Sunday, January 3, 2010

Whats in the bag? The Camera. Part 2.

What's in the bag? Its a question El Strobisto is asked more than any other. For all you gear-heads, here is a rundown of what I carry when I am shooting a wedding or other event.

The Camera: Part 2.

Nikon D200.
Things that El Strobisto DISLIKES about the D200:

1)Glue that holds rubber on the body is crap.- After 3 years of use, much of it in the sub-tropical climate of central/south-florida, the rubber on the camera body is affixed about as solidly as a post-it note. El Strobisto has attempted to repair the situation with gorilla-glue to no avail. Under certain situations, the rubber can impede the turning of the command dials, costing valuable seconds during shooting. Apparently this has been a problem since the introduction of the F5 (which is currently in El Strobisto's bag as well, albeit without rubber-related-problems). In this humble strobisto's opinion, this is a problem much in-need of a solution from Nikon.

2) Not FX.- As a long-term investor in Nikkor Lenses, El Strobisto has purchased mostly full-frame glass, always looking towards the future. Face it, DX is a consumer format developed to allow for greater-range in consumer-grade zooms. The 650$ 18-200 VR nikkor is a great lens, but it doesn't compare to the image-quality of any of the primes it supposedly replaces.

"But El Strobisto, you can still use your FX lenses on your DX sensor, and you get the added bonus of using the sharpest part (the center) of the projected image every time." True. But that 1.5x crop factor also means that it is very difficult to get very wide. A 20-35 on the F5 is an amazing lens; Super-wide at the 20mm end, and just long enough at the 35mm end to justify the size and weight. This same lens on a DX sensor is...well... NOT WIDE. 20-35 converts to roughly 30-53mm; not exactly a desirable zoom range. This situation forces the DX shooter to purchase a super-wide lens specifically developed for DX sensors, which is great...until the DX shooter switches to FX, at which point he/she is going to be shopping for new lenses to cover the wide end of the FX spectrum. Interestingly enough, the 1.5 crop factor, and the associated DX mm measurements provided by manufacturers are not 100% accurate; for example, a 12-24 DX format lens should convert to an 18-36 FX equivelent, yet we find that this is not so. In fact, the 12mm end on a DX body looks EXACTLY like the 20mm end of a 20-35mm on an FX body! As such, the Tokina 12-24 that was tested would more accurately be described as a 13.5-24mm.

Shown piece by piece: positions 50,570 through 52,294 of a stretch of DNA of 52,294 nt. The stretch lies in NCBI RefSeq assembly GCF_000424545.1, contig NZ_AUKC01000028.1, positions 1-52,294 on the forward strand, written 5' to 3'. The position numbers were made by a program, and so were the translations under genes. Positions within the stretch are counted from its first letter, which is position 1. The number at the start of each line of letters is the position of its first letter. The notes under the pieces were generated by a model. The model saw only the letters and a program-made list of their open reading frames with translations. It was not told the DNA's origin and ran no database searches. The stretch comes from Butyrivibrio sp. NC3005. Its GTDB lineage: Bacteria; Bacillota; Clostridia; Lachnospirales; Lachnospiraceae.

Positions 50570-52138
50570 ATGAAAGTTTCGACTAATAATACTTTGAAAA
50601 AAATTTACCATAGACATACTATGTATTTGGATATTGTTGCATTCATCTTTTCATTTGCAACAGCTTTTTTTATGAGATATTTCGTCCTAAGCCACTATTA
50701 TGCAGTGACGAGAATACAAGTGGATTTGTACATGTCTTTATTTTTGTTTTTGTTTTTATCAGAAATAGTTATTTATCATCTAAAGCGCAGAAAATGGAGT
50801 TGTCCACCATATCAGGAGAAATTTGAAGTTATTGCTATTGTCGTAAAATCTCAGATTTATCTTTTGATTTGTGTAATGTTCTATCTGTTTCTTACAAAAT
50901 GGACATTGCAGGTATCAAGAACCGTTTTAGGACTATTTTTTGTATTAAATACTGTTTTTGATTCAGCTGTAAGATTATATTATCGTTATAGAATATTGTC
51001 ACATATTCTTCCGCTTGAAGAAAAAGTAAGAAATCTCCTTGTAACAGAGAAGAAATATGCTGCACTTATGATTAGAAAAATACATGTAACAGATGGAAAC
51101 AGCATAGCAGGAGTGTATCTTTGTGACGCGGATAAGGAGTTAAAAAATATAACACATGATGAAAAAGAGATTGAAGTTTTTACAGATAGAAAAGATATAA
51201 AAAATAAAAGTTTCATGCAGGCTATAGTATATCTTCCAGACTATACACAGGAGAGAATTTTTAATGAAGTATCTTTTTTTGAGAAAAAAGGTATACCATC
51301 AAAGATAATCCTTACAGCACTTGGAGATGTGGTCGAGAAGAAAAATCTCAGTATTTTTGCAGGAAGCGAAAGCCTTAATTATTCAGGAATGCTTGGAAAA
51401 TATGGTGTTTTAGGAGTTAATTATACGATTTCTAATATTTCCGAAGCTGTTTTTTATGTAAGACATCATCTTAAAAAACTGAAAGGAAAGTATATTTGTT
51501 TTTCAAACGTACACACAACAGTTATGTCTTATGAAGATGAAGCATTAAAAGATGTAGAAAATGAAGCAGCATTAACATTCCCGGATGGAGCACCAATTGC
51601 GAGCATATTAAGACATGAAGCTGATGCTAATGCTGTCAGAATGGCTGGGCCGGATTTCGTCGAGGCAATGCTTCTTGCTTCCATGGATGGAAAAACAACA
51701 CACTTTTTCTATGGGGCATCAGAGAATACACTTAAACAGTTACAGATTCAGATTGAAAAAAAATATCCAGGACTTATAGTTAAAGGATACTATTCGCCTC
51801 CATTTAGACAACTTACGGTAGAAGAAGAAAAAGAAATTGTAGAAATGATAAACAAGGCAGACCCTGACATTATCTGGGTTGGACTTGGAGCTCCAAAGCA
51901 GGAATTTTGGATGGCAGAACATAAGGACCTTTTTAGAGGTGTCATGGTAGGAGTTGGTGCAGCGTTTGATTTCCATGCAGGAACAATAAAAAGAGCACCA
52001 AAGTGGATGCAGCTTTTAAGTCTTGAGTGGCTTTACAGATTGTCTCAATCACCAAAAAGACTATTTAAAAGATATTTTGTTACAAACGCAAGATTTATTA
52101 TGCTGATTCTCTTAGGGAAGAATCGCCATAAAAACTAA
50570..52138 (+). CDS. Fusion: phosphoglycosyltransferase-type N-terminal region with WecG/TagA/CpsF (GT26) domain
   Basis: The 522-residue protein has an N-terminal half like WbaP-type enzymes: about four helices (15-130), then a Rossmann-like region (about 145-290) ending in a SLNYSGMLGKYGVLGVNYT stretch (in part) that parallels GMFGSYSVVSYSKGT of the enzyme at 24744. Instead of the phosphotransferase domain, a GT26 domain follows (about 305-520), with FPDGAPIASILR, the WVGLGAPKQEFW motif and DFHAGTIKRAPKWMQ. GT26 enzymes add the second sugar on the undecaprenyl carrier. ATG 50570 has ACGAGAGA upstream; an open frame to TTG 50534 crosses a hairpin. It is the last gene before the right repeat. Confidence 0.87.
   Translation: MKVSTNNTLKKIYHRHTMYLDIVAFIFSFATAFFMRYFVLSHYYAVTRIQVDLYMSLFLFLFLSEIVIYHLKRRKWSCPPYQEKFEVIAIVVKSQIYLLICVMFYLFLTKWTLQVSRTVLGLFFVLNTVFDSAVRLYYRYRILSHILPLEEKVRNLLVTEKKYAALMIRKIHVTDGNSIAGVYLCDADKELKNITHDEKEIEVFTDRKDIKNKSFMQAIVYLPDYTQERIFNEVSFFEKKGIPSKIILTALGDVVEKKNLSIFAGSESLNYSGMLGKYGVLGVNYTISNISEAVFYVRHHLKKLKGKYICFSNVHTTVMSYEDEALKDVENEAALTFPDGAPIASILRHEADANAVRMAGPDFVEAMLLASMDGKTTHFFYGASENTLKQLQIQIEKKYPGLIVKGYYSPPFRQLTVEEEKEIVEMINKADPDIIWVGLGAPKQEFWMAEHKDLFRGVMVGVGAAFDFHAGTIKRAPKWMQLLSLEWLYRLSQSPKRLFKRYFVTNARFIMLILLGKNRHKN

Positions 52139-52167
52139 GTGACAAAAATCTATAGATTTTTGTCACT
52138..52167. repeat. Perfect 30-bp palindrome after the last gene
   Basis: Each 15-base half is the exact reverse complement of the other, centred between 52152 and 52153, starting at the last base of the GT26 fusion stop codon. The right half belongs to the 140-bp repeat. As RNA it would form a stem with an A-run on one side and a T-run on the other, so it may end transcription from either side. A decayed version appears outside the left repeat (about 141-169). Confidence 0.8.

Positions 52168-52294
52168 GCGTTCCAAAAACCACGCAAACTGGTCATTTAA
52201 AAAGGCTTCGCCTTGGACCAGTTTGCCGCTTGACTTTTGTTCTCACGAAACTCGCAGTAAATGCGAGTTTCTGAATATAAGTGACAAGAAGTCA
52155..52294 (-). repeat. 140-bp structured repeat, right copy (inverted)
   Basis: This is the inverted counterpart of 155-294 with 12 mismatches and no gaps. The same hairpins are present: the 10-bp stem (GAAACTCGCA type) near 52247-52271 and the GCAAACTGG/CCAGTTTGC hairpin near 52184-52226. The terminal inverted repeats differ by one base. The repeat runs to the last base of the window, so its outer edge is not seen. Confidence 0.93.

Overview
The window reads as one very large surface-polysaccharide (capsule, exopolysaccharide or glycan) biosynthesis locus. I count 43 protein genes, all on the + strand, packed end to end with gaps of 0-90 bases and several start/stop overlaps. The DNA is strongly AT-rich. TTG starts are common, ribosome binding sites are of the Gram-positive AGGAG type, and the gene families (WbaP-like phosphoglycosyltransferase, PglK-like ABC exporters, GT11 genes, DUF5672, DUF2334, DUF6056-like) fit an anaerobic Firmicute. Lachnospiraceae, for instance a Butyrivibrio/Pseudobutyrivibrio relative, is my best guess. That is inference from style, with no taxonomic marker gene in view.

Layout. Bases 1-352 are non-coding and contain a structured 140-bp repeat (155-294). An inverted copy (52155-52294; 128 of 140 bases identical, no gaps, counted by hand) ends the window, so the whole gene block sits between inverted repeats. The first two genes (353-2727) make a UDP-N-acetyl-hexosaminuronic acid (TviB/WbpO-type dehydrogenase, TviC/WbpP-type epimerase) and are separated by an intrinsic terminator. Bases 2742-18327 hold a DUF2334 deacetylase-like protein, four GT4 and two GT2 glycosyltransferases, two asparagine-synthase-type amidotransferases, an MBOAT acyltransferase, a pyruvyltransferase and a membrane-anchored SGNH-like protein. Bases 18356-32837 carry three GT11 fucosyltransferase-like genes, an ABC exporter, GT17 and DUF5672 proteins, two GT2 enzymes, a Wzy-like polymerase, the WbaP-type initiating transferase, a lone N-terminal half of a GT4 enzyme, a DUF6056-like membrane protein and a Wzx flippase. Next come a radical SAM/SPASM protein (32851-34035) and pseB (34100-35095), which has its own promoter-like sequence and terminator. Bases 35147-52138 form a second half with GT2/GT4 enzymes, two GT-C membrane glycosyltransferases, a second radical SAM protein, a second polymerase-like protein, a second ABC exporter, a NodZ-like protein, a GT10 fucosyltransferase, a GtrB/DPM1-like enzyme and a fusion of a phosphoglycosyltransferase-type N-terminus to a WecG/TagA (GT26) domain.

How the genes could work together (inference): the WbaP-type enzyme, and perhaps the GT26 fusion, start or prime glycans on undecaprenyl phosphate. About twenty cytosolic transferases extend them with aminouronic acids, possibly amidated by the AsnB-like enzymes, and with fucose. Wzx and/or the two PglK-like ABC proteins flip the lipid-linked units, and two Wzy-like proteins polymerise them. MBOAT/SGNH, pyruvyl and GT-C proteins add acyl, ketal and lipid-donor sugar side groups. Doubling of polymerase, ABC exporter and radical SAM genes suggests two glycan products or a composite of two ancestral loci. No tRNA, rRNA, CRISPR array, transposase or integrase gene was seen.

3) TINY finder.- Ok, it's HUGE compared to the finder on a D40, 70, 90, 5000, or any other consumer cameras; but compared to ANY 35mm (consumer or pro-grade) body, this is a puny window through which to view the world! Larger finders alone are enough to justify keeping multiple film bodies "in the bag".

4) High ISO performance.- The D200 is a 1st gen digital camera. As is to be expected from gen 1 hardware, the high ISO performance leaves MUCH to be desired. At ISO 640 and up, shadow detail becomes more like a kaliedescope, with strange dots and colors that remind El Strobisto of that time in college when someone gave him seventeen ...nevermind.

Custom El Strobisto Upgrades/Modifications:

1) Built-in flash button removed.- At some point in during the first year of shooting, the button to flip-up the flash became cumbersome, apparently necessitating removal. The act of removal is still a complete mystery, as one day the button was present and functional, and the next day: gone! El Strobisto's advice to anyone else who wants this amazing customization on their D200: Use it every day (especially at bars and clubs) and given enough time, you too will be the proud owner of a "custom" D200. The Removal of the flash-button required custom modification #2, detailed below.

2) Built-in flash button replaced with "soft-tip" dart tip, affixed with mono-filament to the camera strap.- Yes, you read that correctly. From time to time, the dart tip requires customization to fit in the flash-button hole, this is accomplished through the use of El Strobisto's front incisors. (photo Below) A backup "flash-button" dart-tip is also carried on a long mono-filament "leash", affixed to a lens-case that is carried on a belt during high-intensity shoots. (photo below)

3)Loud "Steal-me-now" Nikon brand strap replaced with a much more subdued, Tamrac strap.- This Modification has 2 major benefits, first, as mentioned above, the "stock" strap loudly proclaims that you are carrying a Nikon D200; El Strobisto does not want just anyone knowing what camera he is carrying... only those posessing the James-Bond-like ability to identify every make/model of camera based on a 1 sec. glance (those "with honor") deserve to know what type of camera is around El Strobisto's neck.
The second major benefit to the aftermarket strap is extra length. Due to his "grande" stature and muscular build, El Strobisto requires a bit more than what the skinny-fashionistas over at Nikon think is appropriate. Nikon's disapproval of persons with chest dimensions over 50 inches is, to this Strobisto, quite clear. Please note that Canon brand straps have not been extensively tested, and as such, El Strobisto cannot accurately gauge the level of size-discrimination inherent in Canon products.

Check back soon!
Coming next on El Strobisto:
What's in the Bag? Lenses: Part 1.

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